But instead of being answered in kind, they are followed by a phrase of five bars’ duration without any caesuras or internal repetitions at all. This last, longest, and least regular phrase, moreover, encompasses a thrilling contour. It arches quickly up to the melody's highest note, preceded by a whole measure that does nothing but “stall” a half step below, its momentary inability to move forward emphasized by the unstable diminished-seventh harmony and the syncopated rhythm of its repetitions. And then, over two luxuriant measures, the tension relaxes by degrees, with every beat sung to the same rhythm, and the harmony zeroing in on the tonic along the circle of fifths. As the dynamics subside from the passionate fortissimo at the melodic peak to the pianissimo on which the chorus will enter, the melody sums up its entire range, finally touching down on the low tonic G that has not been heard since the middle of the first phrase.
But there is another stratagem at work as well to keep this melody afloat, one that can be probed by taking note of how many beats begin with the melody sounding dissonances against the accompanying harmony. At first they are sparse. After the downbeat of the second measure, no such dissonance occurs until the functionally equivalent downbeat of the sixth. But then the tide of dissonance suddenly surges. Every beat of the seventh bar emphasizes the dissonant seventh (or the more dissonant ninth) of the dominant harmony, and the resolution to the tonic takes place against a chromatic appoggiatura to the third of the chord that clashes against its neighbor in the accompaniment as if G minor were vying with G major. The two one-measure phrases that provide the bridge to the climax are similarly riddled with accented dissonances; but the prize goes to the last two ostensibly relaxing measures, in which every single beat sounds a momentary discord, whether accented neighbor, appoggiatura, or suspension.
These purely melodic dissonances are smoothly approached and quit. None stands out as a jagged stab. One is conscious only of peaceful lyricism, but one's ear is kept perpetually on edge by an insistent undercurrent of harmonic tension in which practically every beat, crying out softly for resolution, maintains an understated but powerful undertow. When this great wave, this surge of melodic and harmonic electricity, has at last subsided, one feels that one has been transported and deposited in a different place. One's own consciousness has been altered. That is romanticism.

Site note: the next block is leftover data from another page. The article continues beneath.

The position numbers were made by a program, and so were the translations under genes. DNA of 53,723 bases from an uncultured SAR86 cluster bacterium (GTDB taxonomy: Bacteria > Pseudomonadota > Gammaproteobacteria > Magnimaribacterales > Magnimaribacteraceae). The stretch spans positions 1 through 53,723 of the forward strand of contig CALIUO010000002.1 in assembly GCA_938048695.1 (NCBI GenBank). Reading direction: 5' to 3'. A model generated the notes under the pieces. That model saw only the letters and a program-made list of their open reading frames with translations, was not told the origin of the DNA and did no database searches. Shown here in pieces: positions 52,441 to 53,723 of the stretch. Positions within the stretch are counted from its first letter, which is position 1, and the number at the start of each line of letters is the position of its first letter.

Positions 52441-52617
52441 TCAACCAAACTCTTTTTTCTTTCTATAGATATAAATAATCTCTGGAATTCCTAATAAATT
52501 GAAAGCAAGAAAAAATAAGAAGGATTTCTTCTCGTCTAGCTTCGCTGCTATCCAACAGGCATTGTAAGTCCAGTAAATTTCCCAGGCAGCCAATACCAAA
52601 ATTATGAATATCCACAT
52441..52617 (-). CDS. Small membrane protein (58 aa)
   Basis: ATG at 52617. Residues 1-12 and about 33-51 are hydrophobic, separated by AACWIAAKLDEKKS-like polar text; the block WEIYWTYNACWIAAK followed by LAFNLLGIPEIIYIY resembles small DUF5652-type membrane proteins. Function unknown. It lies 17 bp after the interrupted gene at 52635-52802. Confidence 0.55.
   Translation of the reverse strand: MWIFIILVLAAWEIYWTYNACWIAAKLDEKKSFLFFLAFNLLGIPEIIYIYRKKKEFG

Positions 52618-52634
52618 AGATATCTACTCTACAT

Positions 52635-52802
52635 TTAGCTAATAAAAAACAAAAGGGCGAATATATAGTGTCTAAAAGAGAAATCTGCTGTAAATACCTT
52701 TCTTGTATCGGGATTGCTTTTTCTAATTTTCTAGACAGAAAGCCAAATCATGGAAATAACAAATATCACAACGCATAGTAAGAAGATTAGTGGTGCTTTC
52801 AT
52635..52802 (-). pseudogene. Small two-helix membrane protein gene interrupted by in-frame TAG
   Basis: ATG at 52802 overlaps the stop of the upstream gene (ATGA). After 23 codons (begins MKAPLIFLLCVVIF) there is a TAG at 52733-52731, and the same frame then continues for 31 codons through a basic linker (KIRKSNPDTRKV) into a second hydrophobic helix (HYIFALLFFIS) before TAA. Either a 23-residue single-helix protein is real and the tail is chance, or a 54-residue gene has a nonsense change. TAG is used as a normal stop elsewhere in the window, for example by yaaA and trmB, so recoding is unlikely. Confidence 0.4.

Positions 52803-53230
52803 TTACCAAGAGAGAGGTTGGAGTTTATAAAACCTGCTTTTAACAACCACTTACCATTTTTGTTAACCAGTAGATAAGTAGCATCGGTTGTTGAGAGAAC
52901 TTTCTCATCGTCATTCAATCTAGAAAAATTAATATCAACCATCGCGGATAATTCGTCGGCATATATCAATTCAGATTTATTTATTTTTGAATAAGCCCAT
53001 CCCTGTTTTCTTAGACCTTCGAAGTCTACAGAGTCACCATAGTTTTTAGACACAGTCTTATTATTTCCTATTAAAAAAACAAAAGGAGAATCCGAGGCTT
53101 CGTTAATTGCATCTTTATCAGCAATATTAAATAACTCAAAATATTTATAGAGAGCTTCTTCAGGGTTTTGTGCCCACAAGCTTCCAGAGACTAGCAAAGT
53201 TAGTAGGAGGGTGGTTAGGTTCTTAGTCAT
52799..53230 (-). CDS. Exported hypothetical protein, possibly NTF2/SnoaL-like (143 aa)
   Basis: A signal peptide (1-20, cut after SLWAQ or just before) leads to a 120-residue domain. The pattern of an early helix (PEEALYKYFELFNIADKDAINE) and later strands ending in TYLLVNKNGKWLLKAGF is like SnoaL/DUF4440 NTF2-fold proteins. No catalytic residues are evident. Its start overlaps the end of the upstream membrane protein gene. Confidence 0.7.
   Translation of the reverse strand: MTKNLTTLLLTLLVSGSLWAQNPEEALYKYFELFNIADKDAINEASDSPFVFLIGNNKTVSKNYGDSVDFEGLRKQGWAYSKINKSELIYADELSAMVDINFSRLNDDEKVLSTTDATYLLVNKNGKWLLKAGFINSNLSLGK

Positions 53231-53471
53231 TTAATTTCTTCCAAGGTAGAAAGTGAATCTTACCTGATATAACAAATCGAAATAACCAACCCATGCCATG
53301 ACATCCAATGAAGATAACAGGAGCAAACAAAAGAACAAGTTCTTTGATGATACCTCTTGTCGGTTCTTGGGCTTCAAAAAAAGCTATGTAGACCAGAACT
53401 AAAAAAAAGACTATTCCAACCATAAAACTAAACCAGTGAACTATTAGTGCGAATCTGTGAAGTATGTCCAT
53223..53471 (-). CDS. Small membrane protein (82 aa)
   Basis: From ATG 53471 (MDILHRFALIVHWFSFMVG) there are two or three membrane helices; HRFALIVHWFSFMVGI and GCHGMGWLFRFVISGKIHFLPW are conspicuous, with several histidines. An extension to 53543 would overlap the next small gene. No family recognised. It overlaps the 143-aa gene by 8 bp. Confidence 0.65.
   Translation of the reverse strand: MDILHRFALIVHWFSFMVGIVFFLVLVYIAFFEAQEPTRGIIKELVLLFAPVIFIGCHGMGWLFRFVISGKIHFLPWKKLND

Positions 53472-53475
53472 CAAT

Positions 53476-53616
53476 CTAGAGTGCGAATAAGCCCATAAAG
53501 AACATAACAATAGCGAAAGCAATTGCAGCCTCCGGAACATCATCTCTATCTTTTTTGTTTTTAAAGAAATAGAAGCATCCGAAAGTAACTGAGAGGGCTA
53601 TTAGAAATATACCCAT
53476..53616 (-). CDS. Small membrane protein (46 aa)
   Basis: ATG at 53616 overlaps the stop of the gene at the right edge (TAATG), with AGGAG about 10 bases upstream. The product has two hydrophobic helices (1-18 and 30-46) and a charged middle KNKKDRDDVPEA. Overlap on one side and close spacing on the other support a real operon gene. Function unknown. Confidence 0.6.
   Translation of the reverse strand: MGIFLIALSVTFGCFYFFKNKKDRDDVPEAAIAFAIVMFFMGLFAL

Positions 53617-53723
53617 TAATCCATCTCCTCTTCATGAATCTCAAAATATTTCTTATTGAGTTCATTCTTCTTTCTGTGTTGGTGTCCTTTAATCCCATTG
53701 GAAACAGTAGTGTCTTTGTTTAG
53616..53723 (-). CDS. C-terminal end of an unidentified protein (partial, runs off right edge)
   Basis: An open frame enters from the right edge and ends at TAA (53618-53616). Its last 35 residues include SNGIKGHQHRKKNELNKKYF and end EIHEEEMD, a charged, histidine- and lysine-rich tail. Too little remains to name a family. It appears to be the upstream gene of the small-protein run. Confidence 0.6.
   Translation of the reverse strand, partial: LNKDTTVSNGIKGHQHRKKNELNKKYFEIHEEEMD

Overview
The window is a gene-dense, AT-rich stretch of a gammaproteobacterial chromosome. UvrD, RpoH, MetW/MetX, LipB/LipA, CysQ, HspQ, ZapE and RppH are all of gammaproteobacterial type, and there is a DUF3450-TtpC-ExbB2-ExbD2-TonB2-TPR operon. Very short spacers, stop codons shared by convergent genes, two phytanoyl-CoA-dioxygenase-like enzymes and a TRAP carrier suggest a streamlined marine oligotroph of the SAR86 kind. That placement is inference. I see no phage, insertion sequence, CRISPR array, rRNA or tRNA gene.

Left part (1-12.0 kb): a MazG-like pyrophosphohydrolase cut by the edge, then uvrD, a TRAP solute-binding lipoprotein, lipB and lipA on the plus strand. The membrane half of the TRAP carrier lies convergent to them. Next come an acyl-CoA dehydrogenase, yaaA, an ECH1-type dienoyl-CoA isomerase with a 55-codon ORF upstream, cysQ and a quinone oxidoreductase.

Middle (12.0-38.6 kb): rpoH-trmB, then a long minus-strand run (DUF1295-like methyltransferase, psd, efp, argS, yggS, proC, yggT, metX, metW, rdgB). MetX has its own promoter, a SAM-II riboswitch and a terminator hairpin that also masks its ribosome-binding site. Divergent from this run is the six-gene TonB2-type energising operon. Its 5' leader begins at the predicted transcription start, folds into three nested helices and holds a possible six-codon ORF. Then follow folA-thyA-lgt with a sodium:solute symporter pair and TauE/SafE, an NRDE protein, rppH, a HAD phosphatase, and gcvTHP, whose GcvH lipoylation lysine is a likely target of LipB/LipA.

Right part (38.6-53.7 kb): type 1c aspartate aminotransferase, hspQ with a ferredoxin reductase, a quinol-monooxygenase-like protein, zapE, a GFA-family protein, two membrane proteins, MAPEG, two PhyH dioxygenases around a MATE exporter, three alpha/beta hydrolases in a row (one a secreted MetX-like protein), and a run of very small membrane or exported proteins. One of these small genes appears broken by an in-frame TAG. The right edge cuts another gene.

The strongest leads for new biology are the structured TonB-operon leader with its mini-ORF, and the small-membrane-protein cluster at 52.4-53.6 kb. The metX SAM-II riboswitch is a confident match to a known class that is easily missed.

The two stanzas of the cantabile are separated by the choral response, to which the enraptured Norma adds the kind of roulades that Rossini, in 1858, already said no one could sing properly anymore. (We'll never know; and we'll never know what we're missing). On repetition, the cantabile is enhanced by the continued participation of the chorus and a short coda + cadenza. To provide a transition to the cabaletta, which requires a change of mood, something must snap Norma out of her trance. This the banda does quite handily, signaling the completion of the service.
Norma renews her promise that when the goddess commands, she will be ready to lead the attack. Oroveso and the chorus demand that Pollione be the first to die, and this of course sets Norma's heart afire. She promises to punish him, but her inner voice of conscience confesses her inability to harm the man she loves. The whole cabaletta (“Ah! bello a me ritorna,” “Ah, come back to me, my beloved”) is sung as an extended agitated aside (that is, an expression of unspoken thoughts), cast in a military march rhythm that emphasizes the war that rages within Norma's breast (Ex. 1-10c).
Like virtually all cabalettas of the period, it is cast in a very regular form with a pedigree that goes all the way back to the middle ages: a (four bars) a′ (four bars) b (2+2 bars), a” (freely extended). Despite its rigidly conventional structure, however, it is the most personal music Norma gets to sing. “Heard” only by the audience, she addresses private words of love to Pollione, at complete variance with her public stance. This time the choral interjections between her phrases (and especially right before the coda + cadenza), in which the people wish ardently for a day that Norma hopes will never come, underscore not their community in prayer, but their secret irreconcilable opposition.
Thus between them the cantabile and the cabaletta encapsulate the heroine's fatal dilemma. The musical form has managed to embody the dramatic crux; or rather, the librettist has managed to cast the dramatic crux in terms that the musical form can embody. That is the high, if oft-maligned, art of libretto-writing, of which Romani, on the evidence of this scene (to say nothing of the contemporary demand for his work), was a proven master. Finding musically motivated ways of constructing—or, in the case of preexisting plots, of radically reconstructing—dramatic scenarios required the exercise of considerable imagination and a highly specialized skill. It required the ability to imagine any dramatic situation in specifically musical terms.